Size your view for that “unknown” length string

There are many instances where one needs to obtain string at runtime ( For eg: An API output). This usually means we don’t have no idea how long the string can be ( assuming you don’t own API). Thus arises the predicament, “How do I size my view (uilabel) for a string size that I do not know assuming font size is fixed?”

This post will try to answer this question assuming the view in which you want to render the string as uilabel.

UILabel.lines property 

UILabel.lines is a property on the UILabel view that the users can specify, either via code or via storyboard

Screen Shot 2015-09-19 at 10.55.45 PM

In the above image, we have set a uilabel created on storyboard to have its .lines property value to be 2. This means, if the string assigned to the uilabel requires it, uilabel will wrap to render text in 2 lines. If the string exceeds 2 lines, uilabel truncates string after 2 lines are filled up and appends a triple-dot(…) at the end. Example of truncation is in the image below.

Screen Shot 2015-09-19 at 11.02.02 PM

If we specify 0 here, then the uilabel can take wrap into as many number of lines as required for rendering the string.

Setting UILabel.lines is enough if: 

  • If you know that you have enough space to render uilabel into 2 lines if necessary AND
  • If you don’t need to know the final height of the uilabel after rendering 2 lines for adjustments in your view.  ( If you have designed your constraints correctly the uilabel should just expand and gracefully push down the rest of your view).

If your app’s view requirements are above, then you should be set with the uilabel.lines property. The related property you might be interested in is called uilabel.linebreakmode providing user’s the facility to specify how the string should be truncated

If the above is not enough…

This is where things start getting interesting. Consider the following requirements for your app’s view layout:

  • You need to understand how high the uilabel is in order to adjust the surrounding ui elements accordingly.

In this case, we will make use of the nifty little nsstring method called “sizeWithAttributes” in conjunction with uiview’s “sizeThatFits” method that uilabel inherits from uiview.

sizeWithAttributes method.

This method runs on a string takes an NSDictionary input parameters and returns CGSize object with the recommended size of the uiview which will display the string.

For eg:

let str = “Lets use a very long string. Lets use a very long stringLets use a very long stringLets use a very long stringLets use a very long stringLets use a very long stringLets use a very long stringLets use a very long stringLets use a very long stringLets use a very long string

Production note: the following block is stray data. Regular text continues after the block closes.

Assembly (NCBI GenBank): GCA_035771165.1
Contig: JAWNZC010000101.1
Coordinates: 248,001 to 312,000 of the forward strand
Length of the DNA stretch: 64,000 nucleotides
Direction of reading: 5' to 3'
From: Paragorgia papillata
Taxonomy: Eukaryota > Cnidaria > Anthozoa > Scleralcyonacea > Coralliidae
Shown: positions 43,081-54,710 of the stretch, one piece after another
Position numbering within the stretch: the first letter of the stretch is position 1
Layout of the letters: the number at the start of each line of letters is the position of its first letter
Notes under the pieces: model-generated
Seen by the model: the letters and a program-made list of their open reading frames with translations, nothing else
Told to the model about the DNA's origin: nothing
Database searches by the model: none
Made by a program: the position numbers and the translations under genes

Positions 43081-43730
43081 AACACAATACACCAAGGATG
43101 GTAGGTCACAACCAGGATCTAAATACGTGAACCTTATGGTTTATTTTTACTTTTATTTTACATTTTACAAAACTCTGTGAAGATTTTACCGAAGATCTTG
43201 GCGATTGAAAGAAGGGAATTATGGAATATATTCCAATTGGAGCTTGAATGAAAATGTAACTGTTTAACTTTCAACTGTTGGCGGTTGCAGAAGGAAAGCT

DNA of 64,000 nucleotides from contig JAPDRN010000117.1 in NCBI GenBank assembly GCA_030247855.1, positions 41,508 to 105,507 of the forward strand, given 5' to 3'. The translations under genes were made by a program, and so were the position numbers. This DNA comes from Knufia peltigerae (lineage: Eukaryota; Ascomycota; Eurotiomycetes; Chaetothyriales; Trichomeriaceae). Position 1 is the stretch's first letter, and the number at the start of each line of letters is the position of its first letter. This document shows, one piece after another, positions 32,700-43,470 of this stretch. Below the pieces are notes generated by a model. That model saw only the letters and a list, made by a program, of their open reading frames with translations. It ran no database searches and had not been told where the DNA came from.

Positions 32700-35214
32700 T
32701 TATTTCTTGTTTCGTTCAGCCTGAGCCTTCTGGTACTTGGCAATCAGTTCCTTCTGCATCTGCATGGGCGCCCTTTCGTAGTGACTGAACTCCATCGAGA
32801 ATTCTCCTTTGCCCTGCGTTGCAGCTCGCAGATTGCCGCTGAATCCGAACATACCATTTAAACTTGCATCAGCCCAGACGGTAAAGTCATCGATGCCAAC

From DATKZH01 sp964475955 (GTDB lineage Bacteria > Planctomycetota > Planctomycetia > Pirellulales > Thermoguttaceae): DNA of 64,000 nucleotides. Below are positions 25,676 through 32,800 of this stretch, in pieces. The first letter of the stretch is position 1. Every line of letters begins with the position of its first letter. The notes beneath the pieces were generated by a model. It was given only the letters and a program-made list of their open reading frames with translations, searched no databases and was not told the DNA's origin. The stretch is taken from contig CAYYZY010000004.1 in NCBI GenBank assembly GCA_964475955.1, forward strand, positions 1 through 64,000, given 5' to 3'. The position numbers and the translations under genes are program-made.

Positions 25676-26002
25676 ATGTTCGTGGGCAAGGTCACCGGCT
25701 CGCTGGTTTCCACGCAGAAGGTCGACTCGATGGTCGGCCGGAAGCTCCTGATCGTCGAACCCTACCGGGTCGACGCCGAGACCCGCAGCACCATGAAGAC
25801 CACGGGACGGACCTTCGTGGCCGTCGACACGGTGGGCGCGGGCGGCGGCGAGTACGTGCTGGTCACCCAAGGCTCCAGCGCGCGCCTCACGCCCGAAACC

let size: CGSize = str.sizeWithAttributes([NSFontAttributeName: UIFont.systemFontOfSize(14.0)])

will return the following CGSize object.

Screen Shot 2015-09-20 at 2.29.35 PM

You can find the extensive list of attributes that can be passed into sizeWithAttributes in the Apple documentation here

sizeWithAttributes will return the recommended size that the uiview ( in this case uilabel) should be in order to render the specific string. Remember that this does not take into account the ui constraints and the restrictions applied to the uilabel.


In order to figure out the exact size the uiview can take while taking into account the constraints and restrictions present on uiview, we need to use sizeThatFits method. This method takes a CGSize attribute and tries to fit the existing uiview into that size while accounting for the restrictions. If it doesnt fit, this method recommends a new CGSize that the uiview(uilablel) should take. Remember this method does not actually change the frame of the uiview, but only recommends.

Add the below is the code in order to actually update the uilabel frame

        testLabel.frame.size = testLabel.sizeThatFits(size)

        testLabel.text = str

For my project setup of :

  • The storyboard only has one uilabel in it that is vertically and horizontally centered
  • The uilabel has width constraint set to a fixed 100 in the storyboard

The CGSize returned by sizeThatFits is belowScreen Shot 2015-09-20 at 2.43.12 PM

and my uilabel looked like this:

Screen Shot 2015-09-19 at 11.02.02 PMFor a slightly different project setup of  

  • The storyboard only has one uilabel in it that is vertically and horizontally centered
  • The UILabel only has height constraint specified

The uilabel looked like this:

Screen Shot 2015-09-20 at 2.46.08 PM

The UILabel in this case extended beyond the screen bounds, because the constraints did not have any width related restrictions and sizeThatFits tried to fit into the CGSize returned by sizeWithAttributes and hence the rendering.

Size your view for that “unknown” length string

Swift resources

There are a tons of very useful resources out there for Swift and I have barely begun to scratch the surface. But below are some the resources that I have found invaluable in my few months of Swift coding.

  • is a website with 24 online magazine issues dealing with different iOS concepts in detail. Inspite of most of the articles written in Objective C, most of the concepts explained are iOS related which are relevant irrespective of the language used ( Swift or Objective C)
  • – Has very detailed text and video tutorials
  • – Udemy course by Rob Percival. I am 30% there and I have found this course to start from Swift basics to important advanced features
  • Stack overflow: Most of the questions that have arisen for me have been asked here. I did have trouble in coming up with optimal search query that will get me to the answer.

I have used other resources while searching, but these have been the locations that I have referred to the most often.

Swift resources